Do you play the frozen perceptions or play into them?

In how you answer this question can make all the difference in the world with how effective your messaging strategy will be in seeking to reach a critical mass tipping point.

For starters, lets review the foundational meaning of the term Frozen Perception:

”Frozen Perceptions” is a term of art that describes ingrained perceptual biases, which close a personʼs mind from “hearing” the benefits of a product, service or other proposition. – Joel Tucciarone

I recently blogged on this concept and how it has literally shifted everything for me. You can read that blog, here.

With that said, let me ask the question again?

Do you play the frozen perceptions or play into them?

What I contend is that too often, we play into the frozen perceptions rather than play them. In this, there is a huge difference from a posture standpoint.

In a world so wired up and connected, it is extremely easy to get sucked into the seemingly never-ending echo-chamber within our own communities all the while we think somehow, we are making in-roads with reaching a far reaching community.

So often, we end up simply speaking to the choir and not the prospect all the while widening the gap between your cause those you need to reach critical mass and perhaps a tipping point into mainstream psyche.

In this, in how you begin articulating your message and how you will broadcast it, have you ever stopped and asked what the frozen perceptions are of both you and your message?

With this, I would like to submit that if we fail to do this, we will too often find ourselves in our actions and methods of broadcasting playing into the frozen perceptions others have of us. Therefore, unknowingly, we render ourselves and message virtually dead on arrival except for the the constant drone of the echo chamber.

In politics, as I stated in my recent blog on frozen perceptions, the idea is to seek to define your opponent, before they can define themselves. In this, opponents are virtually seeking to set up frozen perceptions in the minds of potential voters of their opponent. Often times, these frozen perceptions are filled with half-truths, false statements, and complete rhetoric. (please note * frozen perceptions are not always negative.)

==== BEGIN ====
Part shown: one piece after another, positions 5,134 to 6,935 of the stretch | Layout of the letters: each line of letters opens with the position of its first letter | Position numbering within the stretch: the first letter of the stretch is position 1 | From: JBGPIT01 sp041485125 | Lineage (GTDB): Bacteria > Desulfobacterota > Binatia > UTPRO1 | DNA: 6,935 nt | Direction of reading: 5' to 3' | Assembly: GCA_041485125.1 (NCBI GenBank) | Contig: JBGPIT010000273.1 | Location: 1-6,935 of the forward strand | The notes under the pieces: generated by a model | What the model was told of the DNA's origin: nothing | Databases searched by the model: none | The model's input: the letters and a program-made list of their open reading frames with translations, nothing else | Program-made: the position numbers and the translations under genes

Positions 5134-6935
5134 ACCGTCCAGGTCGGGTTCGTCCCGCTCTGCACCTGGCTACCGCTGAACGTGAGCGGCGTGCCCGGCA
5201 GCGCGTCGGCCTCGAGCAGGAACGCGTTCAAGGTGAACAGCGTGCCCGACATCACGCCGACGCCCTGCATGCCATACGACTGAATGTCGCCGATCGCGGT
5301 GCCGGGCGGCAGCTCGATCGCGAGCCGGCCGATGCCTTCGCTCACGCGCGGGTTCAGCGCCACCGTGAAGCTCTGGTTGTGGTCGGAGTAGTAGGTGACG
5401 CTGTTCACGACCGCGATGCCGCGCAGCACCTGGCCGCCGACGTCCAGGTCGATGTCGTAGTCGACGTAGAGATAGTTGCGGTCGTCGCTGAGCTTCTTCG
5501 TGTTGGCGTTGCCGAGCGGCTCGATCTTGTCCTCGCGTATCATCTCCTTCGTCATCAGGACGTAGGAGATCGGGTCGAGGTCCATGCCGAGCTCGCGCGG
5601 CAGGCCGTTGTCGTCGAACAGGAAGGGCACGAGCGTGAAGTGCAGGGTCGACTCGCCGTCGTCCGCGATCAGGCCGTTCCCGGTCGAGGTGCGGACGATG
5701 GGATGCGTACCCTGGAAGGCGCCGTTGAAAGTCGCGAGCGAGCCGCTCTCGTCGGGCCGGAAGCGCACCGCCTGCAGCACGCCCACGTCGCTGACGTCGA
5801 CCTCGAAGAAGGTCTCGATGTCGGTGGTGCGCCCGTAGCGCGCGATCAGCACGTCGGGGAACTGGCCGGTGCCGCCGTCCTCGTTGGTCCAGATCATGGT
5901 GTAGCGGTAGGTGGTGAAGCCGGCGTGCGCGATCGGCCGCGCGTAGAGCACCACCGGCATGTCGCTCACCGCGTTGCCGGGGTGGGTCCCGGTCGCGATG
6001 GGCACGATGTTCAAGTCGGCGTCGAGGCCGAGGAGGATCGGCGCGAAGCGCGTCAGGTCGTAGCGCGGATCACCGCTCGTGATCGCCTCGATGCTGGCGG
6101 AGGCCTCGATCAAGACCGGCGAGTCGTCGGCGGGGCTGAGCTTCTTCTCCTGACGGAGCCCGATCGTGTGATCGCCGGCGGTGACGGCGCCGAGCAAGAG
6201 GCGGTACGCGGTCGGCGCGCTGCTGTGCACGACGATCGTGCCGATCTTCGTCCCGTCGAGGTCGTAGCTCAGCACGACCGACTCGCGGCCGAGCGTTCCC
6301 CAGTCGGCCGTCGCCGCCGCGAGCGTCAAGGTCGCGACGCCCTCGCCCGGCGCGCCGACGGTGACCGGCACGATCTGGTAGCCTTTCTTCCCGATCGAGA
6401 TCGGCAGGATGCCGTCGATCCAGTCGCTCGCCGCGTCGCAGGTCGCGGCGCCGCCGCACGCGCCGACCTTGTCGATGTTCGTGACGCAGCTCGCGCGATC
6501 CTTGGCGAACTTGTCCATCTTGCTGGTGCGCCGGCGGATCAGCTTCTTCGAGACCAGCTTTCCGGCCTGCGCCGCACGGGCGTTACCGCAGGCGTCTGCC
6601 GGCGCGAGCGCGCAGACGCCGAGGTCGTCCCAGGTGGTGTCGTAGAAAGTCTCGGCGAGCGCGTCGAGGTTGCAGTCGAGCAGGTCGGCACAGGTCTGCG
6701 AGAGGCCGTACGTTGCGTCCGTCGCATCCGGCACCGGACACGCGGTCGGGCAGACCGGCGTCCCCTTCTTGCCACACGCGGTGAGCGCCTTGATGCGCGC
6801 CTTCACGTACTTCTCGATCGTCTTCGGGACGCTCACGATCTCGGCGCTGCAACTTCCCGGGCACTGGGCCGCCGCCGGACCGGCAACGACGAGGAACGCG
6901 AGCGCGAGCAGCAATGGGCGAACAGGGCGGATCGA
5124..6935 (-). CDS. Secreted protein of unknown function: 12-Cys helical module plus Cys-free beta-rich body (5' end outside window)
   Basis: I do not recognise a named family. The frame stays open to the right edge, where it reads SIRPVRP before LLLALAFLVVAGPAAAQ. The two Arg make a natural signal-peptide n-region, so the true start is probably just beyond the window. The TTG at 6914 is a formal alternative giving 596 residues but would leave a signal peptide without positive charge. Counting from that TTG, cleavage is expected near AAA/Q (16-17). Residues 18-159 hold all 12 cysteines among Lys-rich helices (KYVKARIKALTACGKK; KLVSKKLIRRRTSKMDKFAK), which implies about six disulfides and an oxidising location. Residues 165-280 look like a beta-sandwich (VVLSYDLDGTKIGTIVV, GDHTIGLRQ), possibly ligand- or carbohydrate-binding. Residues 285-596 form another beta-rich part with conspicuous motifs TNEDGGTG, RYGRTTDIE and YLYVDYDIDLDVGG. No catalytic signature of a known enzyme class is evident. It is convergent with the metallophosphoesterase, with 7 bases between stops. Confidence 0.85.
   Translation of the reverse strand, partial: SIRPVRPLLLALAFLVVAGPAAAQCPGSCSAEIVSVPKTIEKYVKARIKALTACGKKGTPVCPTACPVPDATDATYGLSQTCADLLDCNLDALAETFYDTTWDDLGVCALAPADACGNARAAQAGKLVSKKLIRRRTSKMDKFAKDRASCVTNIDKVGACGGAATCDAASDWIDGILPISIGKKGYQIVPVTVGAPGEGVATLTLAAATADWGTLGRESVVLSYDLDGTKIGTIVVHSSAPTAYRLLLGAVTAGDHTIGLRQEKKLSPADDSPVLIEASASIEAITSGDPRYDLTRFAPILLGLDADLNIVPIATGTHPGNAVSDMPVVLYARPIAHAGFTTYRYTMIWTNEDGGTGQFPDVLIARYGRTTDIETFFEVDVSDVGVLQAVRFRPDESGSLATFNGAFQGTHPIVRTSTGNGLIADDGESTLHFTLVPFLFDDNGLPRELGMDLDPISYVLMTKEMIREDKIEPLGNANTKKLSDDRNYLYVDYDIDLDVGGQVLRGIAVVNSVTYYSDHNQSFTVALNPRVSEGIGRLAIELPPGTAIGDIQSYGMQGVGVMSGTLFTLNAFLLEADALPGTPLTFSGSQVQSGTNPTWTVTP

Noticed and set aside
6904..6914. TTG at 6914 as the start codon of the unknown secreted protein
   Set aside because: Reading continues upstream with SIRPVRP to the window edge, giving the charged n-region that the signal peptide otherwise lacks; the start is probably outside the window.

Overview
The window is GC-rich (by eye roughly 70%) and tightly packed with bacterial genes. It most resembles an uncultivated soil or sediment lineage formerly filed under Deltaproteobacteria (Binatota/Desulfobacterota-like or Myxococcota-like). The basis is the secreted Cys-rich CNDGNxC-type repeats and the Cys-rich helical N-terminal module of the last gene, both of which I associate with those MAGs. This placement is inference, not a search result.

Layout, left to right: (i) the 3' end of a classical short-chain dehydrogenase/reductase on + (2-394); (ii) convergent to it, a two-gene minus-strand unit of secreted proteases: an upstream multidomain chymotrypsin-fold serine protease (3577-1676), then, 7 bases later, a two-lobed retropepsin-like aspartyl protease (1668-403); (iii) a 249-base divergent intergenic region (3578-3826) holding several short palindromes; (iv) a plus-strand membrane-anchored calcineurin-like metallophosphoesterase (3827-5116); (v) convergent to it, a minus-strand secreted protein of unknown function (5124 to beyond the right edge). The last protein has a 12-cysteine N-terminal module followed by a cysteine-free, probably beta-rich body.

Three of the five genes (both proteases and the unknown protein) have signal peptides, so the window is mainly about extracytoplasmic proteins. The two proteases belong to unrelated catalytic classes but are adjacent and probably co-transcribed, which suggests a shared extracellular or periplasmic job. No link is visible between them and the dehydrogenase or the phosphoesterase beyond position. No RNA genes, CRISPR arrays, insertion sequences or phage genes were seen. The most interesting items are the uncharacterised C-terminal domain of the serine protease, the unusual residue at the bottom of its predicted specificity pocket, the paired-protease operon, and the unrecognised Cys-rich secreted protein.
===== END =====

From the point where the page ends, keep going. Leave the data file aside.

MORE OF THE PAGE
With your cause or message, have you ever stopped and asked what are the ingrained perceptual biases, which close a personʼs mind from “hearing” the benefits of your product, service or proposition?

Have you ever wondered perhaps why you were not getting the traction you had hoped for? Perhaps in this, you have been simply playing into the frozen perceptions people of of you, your cause, or message rather than playing them.

What I would propose is that you identify these frozen perceptions and in your messaging strategy, begin to play them by subtly addressing them and replacing them with the perceptions you would hope to project for your cause or message.

It’s funny, I think often times that frozen perceptions can simply be misunderstandings between peoples and groups based on lack of clarity, discussion, or even divide.

To either play the frozen perception or play into them is a posture that one needs to make their own.

A recent observation I have made within this set of lenses has to do in regards to the current #occupywallstreet protests. In this, I cannot tell you how many people I have spoken to that see the people in these protests and immediately categorize them based on method, appearance, and lack of clarity of message even though many of them do share the same concerns.

What would happen if those who were protesting actually decided to play the frozen perceptions rather than play into them? In this, could it increase their voice and message to reach critical mass, no longer fringe, and lead to a sustainable tipping point?

Movements like this are always difficult in a world of instant media that can also be very good at playing gotcha. In this, one must be prepared to play and not play into.

What that looks like, we can get into in another blog post with regards to strategies to architect a mass movement in a digital world.